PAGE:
Monday, October 09, 2006

Heaven: not the end of the world X

Images of the future
Of course, resurrection is not the only way the New Testament speaks of our future life. Sometimes it is pictured as a banquet (Matt 8.11, 22.2; 25.10; Rev. 19.9) or described as an ‘inheritance’ (Matt. 25.34; Rom. 8.17; 1 Pet. 1.4). However, I personally take these images more metaphorically than resurrection, because once again, I think that it is only in Jesus and the Spirit that we get a picture of the future. Thus his resurrection (and the Christian experience of present inner 'resurrection'/renewal by the Spirit) is our primary access to the future: we will be like him. Of course, our knowledge of Jesus' resurrection (and even of our own inner experience) is incomplete - the risen Jesus did not fit any previous paradigms and the new Christians reached for the language of 'resurrection', while acknowledging also radical transformation. And so even our most concrete knowledge of the future is more evocative than exhaustive.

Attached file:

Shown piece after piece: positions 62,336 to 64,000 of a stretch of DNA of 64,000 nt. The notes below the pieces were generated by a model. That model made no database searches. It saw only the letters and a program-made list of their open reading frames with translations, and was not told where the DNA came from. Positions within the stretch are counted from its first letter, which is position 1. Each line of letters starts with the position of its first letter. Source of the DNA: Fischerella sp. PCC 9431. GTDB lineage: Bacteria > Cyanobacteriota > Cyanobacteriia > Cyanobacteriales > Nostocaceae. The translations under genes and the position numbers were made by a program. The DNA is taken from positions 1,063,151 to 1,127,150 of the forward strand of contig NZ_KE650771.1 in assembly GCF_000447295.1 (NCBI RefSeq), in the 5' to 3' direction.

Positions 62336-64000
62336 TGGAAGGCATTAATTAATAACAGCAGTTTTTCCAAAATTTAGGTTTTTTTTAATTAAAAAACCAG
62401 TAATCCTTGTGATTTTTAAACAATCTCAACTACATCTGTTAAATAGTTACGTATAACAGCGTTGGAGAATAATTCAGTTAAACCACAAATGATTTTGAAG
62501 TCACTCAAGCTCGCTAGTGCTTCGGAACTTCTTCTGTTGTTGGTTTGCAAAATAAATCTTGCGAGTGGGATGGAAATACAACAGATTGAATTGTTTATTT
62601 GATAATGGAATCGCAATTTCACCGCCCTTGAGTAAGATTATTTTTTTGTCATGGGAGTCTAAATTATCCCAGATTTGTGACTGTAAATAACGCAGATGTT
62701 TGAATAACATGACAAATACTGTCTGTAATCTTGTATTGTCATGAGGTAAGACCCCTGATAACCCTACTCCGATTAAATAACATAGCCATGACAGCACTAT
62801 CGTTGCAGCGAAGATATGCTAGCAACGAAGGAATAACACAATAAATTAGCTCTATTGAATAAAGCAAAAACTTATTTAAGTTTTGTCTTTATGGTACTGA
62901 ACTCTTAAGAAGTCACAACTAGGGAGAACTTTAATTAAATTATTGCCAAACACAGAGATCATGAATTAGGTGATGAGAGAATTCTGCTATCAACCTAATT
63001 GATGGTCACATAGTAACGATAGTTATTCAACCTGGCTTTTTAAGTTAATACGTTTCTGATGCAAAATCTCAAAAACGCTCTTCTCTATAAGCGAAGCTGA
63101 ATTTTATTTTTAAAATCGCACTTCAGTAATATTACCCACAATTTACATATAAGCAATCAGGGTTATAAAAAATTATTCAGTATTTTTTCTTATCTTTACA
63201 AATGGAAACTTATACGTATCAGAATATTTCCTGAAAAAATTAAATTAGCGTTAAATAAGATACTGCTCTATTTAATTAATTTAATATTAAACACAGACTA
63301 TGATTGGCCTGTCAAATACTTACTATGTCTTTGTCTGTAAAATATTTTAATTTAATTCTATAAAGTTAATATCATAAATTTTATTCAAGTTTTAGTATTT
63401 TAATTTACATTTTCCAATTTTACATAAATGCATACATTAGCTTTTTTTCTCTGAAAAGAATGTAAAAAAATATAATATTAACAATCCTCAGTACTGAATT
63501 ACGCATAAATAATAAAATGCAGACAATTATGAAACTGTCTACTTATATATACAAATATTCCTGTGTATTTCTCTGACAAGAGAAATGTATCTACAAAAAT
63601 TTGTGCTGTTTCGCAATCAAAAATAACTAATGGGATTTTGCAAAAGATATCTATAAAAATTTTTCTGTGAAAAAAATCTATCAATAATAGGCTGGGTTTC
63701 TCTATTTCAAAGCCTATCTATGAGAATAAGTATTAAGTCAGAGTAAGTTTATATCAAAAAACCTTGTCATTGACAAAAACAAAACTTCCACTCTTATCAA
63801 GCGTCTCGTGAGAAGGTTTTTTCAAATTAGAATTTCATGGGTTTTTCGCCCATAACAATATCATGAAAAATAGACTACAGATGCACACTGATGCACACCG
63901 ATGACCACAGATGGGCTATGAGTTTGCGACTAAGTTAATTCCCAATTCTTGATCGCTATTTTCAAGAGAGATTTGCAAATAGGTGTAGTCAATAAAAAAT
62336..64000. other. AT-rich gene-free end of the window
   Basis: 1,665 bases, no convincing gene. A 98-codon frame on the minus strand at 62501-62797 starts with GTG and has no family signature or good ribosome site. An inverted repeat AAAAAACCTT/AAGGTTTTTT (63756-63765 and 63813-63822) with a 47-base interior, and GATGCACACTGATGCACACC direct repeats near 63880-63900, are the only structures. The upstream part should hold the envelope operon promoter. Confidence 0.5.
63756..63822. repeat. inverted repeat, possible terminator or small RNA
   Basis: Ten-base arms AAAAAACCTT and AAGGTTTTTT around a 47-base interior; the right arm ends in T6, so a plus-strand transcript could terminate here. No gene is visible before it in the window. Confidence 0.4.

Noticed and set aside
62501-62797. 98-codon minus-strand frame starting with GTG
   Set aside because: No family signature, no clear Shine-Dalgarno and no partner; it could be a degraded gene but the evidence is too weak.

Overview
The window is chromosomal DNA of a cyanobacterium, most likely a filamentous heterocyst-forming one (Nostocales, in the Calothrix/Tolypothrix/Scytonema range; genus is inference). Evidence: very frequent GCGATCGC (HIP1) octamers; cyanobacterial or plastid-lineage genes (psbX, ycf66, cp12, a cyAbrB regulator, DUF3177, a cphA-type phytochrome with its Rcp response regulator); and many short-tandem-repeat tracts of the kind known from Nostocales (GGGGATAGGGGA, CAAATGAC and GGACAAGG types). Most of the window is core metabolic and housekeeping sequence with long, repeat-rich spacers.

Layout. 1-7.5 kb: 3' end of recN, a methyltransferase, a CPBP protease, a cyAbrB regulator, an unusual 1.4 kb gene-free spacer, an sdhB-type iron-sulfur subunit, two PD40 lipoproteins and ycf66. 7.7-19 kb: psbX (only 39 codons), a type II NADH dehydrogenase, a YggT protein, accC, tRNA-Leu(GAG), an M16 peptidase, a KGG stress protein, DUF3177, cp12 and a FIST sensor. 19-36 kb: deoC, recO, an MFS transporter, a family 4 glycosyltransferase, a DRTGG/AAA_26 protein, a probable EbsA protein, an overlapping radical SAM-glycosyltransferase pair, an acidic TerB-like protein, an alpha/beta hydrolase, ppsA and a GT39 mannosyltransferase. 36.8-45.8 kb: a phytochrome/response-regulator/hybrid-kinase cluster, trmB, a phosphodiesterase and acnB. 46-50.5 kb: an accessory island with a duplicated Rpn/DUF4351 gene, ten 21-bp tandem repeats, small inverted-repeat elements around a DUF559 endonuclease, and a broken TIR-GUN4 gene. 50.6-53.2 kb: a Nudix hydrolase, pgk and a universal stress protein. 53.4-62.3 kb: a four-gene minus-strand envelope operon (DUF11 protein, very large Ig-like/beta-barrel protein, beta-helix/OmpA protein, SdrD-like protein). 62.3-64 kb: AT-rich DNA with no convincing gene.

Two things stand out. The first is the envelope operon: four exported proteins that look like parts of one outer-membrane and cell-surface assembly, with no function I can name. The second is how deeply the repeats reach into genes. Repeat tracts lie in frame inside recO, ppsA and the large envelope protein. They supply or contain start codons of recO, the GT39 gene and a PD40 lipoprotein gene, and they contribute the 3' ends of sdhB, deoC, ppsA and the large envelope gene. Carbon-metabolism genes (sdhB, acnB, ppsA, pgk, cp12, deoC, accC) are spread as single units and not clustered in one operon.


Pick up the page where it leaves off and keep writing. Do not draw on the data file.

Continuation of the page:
Series: I; II; IIa; III; IV; V; VI; VII; VIII; IX; X; XI; XII; XIII; XIV; XV; XVI.
For ten points, pick the city (this one really does require random guessing - no shame in being wrong).

7 comments:

Rob said...

NYC?

One of Freedom said...

How many guesses can I make?

Sydney? Toronto? Philadelphia?

byron said...

Frank: ten points. Sydney. :-)

Warren Dodson said...

In seeing Jesus' resurrection life as the paradigm for our own, what if any allowance are we to make for the fact that Jesus' resurrection life in the gospels was in the midst of the present age? Might not the images in Revelation suggest that resurrection life will be different in the new heavens and new earth?

byron said...

Jesus' resurrection was in one sense in the midst of the 'present evil age' (Gal 1.5), but at the same time was the start of the new age.

One of Freedom said...

Doing a happy dance over my first ever "nothing new" points.

Huzzah!

byron said...

Frank: there's still more points out there...